Updated with additional information on funds selling Bank of America.
NEW YORK (
) -- Hedge funds pared their exposure to the financial sector in the second quarter as the sovereign debt crisis in Europe deepened and the U.S. economy showed signs of stalling.
An examination of the regulatory filings with the
Securities and Exchange Commission
shows that smart money dumped their exposure to large money-center banks including
(JPM - Get Report)
Bank of America
(BAC - Get Report)
(WFC - Get Report)
(C - Get Report)
remained among the top holdings of hedge funds, according to filings data compiled by
, and continued to see selective buying.
The big hedge fund names seemed divided in their outlook for Citigroup and Wells Fargo. David Tepper of
, John Paulson of
Paulson & Co
all cut back their exposure to Citigroup. Meanwhile
added to his stake in Citigroup, while Lee Ainslee's
took a fresh stake in the company.
| John Paulson (Paulson & Co.)
While Soros and Maverick Capital sold Wells Fargo, Paulson upped his stake by 65%. The bank also continues to get strong support from billionaire investor Warren Buffett's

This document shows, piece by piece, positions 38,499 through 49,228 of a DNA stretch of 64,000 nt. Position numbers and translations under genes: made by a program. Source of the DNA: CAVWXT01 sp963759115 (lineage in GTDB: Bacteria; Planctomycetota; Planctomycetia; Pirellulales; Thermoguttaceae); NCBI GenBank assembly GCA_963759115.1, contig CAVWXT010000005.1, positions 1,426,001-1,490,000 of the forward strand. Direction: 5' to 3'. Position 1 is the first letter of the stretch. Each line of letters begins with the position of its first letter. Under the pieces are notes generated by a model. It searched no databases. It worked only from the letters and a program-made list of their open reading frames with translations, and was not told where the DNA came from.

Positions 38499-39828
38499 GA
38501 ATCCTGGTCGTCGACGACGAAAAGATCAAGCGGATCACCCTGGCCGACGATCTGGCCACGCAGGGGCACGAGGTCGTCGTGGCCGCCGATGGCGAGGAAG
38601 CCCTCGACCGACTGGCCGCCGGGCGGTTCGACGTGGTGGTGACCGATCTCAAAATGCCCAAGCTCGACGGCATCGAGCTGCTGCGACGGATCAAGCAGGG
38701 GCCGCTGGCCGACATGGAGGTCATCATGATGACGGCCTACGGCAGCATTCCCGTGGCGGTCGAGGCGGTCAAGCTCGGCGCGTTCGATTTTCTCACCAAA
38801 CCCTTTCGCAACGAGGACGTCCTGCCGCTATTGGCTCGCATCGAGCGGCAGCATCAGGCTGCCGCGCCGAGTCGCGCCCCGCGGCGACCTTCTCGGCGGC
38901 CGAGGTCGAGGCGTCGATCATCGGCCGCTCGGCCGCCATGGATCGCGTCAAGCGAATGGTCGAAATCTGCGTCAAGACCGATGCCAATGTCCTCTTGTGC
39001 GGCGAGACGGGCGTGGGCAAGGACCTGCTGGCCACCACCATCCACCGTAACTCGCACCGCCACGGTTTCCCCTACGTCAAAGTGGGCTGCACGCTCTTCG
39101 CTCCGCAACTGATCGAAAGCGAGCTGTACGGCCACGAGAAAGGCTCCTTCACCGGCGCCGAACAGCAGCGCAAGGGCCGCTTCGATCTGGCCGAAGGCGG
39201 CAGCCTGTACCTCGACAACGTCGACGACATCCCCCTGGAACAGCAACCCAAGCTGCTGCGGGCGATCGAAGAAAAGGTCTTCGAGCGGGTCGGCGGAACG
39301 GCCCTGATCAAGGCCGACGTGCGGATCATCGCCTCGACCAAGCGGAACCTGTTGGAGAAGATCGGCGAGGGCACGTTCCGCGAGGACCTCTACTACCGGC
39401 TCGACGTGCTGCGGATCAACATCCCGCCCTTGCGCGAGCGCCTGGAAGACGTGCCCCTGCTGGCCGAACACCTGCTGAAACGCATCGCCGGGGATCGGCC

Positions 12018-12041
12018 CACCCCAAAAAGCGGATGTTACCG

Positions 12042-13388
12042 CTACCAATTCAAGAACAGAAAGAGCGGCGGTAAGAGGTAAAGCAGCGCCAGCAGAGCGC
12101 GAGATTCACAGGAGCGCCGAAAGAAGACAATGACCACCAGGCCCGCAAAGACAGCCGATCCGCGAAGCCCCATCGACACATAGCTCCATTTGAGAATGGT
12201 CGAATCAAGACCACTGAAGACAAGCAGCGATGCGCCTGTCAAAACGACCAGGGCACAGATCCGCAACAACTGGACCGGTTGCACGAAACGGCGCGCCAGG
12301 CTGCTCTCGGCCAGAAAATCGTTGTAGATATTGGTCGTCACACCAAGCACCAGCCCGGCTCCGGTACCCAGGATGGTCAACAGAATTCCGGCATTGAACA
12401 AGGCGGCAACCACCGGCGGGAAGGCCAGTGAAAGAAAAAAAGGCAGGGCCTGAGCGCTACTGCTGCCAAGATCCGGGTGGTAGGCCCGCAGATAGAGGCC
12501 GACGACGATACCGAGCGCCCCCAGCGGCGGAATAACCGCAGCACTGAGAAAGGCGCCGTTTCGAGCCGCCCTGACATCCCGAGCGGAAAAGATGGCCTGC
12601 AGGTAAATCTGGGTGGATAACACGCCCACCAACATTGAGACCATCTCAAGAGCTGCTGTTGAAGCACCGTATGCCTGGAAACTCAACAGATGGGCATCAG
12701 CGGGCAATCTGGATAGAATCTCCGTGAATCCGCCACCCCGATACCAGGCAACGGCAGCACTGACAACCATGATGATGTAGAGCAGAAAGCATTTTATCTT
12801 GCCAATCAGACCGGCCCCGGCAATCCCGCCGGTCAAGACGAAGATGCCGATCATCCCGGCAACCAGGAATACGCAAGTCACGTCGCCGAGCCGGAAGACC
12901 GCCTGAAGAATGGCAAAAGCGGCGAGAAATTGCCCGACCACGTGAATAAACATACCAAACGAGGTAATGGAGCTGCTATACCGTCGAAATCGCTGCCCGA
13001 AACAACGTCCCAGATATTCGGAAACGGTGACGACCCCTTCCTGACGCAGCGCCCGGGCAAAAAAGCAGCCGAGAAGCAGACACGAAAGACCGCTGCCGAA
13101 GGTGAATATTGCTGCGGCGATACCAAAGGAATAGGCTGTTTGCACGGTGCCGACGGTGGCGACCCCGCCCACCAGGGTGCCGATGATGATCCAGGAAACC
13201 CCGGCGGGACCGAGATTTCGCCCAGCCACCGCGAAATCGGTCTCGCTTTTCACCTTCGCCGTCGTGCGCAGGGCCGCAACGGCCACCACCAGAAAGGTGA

, who increased his holdings during the quarter.
However, most seemed to be in agreement that
Bank of America was not worth the risk
. David Tepper slashed his holding in the stock by 42%. John Paulson also gave the stock the ax.
Analysts continue to downgrade their estimates for the stock.
The bank faces a particularly difficult battle with New York Attorney General Eric Schneiderman
who is threatening to intervene in its $8.5 billion settlement with 22 institutional investors over mortgage-backed securities.
Even as hedge funds cut their overall exposure to banks, some financials continued to garner their interest. Significantly, Canadian banks seem to dominate the list, no doubt due to their sound balance sheets and healthy profitability ratios.
Credit card issuers, insurance companies and asset managers also made the list, suggesting that investors have perhaps given up on pure-play banks that are exposed to residential real estate.
Of course, data from these filings are as of June 30, which means their positions could have changed since then, especially as valuations of bank stocks have further dropped.
Here is a list of ten financial companies that hedge funds bought during the second quarter, according to Bloomberg data.